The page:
13-950 Peri & Sons Farms v. Rivera (1) Whether, under the Fair Labor Standards Act, employers are responsible for reimbursing foreign workers’ preemployment travel and immigration expenses; and (2) whether deference is owed to the Department of Labor’s interpretation of the FLSA and its regulations. N/A
13-947 Caret v. The University of Utah (1) Whether the Federal Circuit correctly held that a dispute between two States over ownership of patent rights may be adjudicated in a federal district court, despite this Court's exclusive jurisdiction over suits between States, as long as (A) the plaintiff-State sues only officials of the other State in their official capacity, and (B) the district court determines that the case does not implicate the core sovereign interests of the two States; and (2) whether a State can utilize the Ex parte Young doctrine to circumvent this Court's original and exclusive jurisdiction over controversies between States by amending its complaint to drop the defendant-State and add in its place state officials against whom the plaintiff-State seeks no relief, where the dispute concerns which State is the owner of disputed patent rights. N/A
13-946 Lopez v. Smith Whether the Ninth Circuit failed to apply the deferential standard of review required by 28 U.S.C. § 2254(d) when it granted federal habeas relief from a state murder conviction on the ground that the prosecutor's request for an aiding-and-abetting instruction at the jury-instruction conference violated a putative constitutional right to prior notice of the government's theory of prosecution - a right that has been recognized in the court of appeals' own precedents, but not established by any holding of this Court. N/A
13-902 Tembenis v. Sebelius Whether the right to receive compensation provided by a provision of the National Childhood Vaccine Injury Act of 1986, 42 U.S.C. § 300aa-15(a)(3)(B), is extinguished when the injured vaccinee dies before a decision awarding such compensation is rendered? N/A
13-899 Family Dollar Stores v. Scott (1) Whether the Fourth Circuit contravened Wal-Mart Stores, Inc. v. Dukes by holding that discretionary decisions by hundreds of supervisors can serve as the basis for a nationwide class action because "Wal-Mart is limited to the exercise of discretion by lower-level employees, as opposed to upper-level, top-management personnel;" and (2) whether a court of appeals may exercise "pendent appellate jurisdiction" to review an unappealable interlocutory ruling that requires the court to decide legal and factual issues distinct from the ruling over which it has jurisdiction and unrelated to the power of the district court to enter the appealable order. N/A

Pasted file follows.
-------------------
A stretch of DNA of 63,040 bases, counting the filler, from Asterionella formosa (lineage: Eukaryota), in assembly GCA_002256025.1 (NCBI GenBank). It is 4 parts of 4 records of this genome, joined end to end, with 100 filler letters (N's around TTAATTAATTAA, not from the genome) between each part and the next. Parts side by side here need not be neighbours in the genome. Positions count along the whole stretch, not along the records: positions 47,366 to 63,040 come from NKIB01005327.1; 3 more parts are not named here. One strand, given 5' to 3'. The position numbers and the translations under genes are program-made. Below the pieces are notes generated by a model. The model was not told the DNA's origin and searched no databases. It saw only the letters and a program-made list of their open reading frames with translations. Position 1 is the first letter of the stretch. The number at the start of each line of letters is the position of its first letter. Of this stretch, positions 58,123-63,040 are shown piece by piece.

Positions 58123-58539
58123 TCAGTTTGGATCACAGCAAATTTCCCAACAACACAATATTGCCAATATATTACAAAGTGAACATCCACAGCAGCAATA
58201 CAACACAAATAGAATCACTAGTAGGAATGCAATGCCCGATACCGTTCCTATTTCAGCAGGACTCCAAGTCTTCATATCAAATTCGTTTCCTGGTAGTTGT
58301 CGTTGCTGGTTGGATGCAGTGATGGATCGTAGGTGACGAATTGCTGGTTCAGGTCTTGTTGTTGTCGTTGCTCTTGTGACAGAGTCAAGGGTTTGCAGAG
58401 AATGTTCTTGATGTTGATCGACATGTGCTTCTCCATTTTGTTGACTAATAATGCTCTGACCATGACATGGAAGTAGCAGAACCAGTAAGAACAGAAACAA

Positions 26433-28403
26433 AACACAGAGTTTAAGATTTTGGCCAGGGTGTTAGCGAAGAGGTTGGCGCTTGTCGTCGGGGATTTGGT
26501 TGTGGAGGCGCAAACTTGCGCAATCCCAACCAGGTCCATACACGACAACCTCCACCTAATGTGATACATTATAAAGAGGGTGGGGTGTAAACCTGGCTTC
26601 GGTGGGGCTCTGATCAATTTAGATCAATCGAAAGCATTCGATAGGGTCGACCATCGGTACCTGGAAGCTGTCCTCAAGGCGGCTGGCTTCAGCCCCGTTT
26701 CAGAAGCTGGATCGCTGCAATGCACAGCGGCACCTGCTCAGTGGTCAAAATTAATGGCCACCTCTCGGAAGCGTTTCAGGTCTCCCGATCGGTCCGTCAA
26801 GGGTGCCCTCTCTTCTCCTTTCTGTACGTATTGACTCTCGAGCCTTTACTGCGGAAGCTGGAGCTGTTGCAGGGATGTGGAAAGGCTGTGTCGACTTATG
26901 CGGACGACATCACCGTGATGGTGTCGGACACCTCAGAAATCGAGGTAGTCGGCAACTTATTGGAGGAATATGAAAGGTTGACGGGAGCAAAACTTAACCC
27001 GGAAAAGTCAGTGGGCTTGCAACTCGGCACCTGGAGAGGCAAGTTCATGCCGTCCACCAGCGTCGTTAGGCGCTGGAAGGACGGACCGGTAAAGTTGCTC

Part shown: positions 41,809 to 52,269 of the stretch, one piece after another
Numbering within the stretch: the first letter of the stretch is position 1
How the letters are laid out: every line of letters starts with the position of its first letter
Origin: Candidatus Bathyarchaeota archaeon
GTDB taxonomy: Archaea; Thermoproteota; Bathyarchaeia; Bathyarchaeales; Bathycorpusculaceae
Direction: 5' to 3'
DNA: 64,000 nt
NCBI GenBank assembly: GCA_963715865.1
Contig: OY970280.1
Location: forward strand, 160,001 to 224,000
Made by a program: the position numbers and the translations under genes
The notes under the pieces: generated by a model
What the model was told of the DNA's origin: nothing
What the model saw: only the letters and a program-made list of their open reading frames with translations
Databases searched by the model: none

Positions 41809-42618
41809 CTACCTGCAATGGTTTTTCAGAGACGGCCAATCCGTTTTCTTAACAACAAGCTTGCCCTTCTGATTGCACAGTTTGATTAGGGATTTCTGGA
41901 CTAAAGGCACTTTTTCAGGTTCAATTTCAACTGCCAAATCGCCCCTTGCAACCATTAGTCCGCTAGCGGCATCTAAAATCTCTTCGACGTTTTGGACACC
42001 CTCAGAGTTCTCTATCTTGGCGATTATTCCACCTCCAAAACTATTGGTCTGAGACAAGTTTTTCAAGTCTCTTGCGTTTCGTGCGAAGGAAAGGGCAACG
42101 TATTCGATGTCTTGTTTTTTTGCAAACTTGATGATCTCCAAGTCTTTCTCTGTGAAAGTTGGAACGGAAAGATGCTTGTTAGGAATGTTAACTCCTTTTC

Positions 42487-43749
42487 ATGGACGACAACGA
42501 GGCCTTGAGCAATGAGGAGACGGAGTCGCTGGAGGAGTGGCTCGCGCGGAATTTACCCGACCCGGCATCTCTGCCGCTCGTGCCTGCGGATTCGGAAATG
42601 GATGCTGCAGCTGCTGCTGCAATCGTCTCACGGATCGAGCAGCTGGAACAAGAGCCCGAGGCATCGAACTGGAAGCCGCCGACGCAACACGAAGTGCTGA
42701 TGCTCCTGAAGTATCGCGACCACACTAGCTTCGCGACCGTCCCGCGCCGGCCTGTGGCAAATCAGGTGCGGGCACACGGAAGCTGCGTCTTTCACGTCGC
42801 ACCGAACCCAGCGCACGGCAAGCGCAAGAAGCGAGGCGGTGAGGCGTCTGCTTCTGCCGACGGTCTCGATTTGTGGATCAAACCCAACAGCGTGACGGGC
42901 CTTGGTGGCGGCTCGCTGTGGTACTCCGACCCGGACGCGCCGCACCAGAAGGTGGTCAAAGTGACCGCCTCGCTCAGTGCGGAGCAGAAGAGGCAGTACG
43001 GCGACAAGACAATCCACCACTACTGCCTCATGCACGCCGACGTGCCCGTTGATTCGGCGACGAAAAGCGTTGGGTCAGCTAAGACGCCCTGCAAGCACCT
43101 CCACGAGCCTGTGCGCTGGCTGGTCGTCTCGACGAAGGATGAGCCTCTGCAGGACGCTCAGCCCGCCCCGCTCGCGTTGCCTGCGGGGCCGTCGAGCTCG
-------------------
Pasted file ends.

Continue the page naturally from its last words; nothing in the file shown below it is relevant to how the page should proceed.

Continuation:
13-897 Brown v. Shaw Whether, in a claim of ineffective assistance of appellate counsel, a state appellate court’s holding that an omitted state law issue ultimately lacked merit precludes a federal habeas court from later finding either deficient performance or prejudice relating to that omission under the standards of Strickland v. Washington, and 28 U.S.C. § 2254(d). N/A
13-877 Acebo-Leyva v. Holder (1) Whether discretionary relief under § 212(c) of the Immigration and Nationality Act remains available to individuals who were eligible for such relief at the time of their convictions and exercised their right to trial, rather than pleading guilty; and (2) whether the court of appeals had jurisdiction to review petitioner's claim for deferred removal under the Convention Against Torture. N/A
13-856 Sonic-Calabasas A v. Moreno (1) Whether the Federal Arbitration Act preempts a California rule that would condition enforcement of arbitration agreements upon a pre-arbitration, judicial determination that the arbitration agreement, as applied, provides for judicially imposed standards for accessibility, informality, and affordability unique to certain statutory claims notwithstanding the U.S. Supreme Court’s recent prior decisions in AT&T Mobility LLC v. Concepcion (precluding states from requiring arbitration procedures inconsistent with the FAA, even if based on public policy considerations) and American Express Co. v. Italian Colors Restaurant (“the FAA’s command to enforce arbitration agreements trumps any interest in ensuring the prosecution of low-value claims”); and (2) whether the Federal Arbitration Act preempts California efforts to invent and apply a new unconscionability test (“unreasonably one-sided”), in lieu of the unconscionability test generally applicable in California (“shocks the conscience”), notwithstanding the plain language of Section 2 of the FAA that limits defenses to arbitration agreement enforcement to “such grounds as exist at law or in equity for the revocation of any contract” and precludes defenses to arbitration enforcement that apply uniquely to arbitration agreements. N/A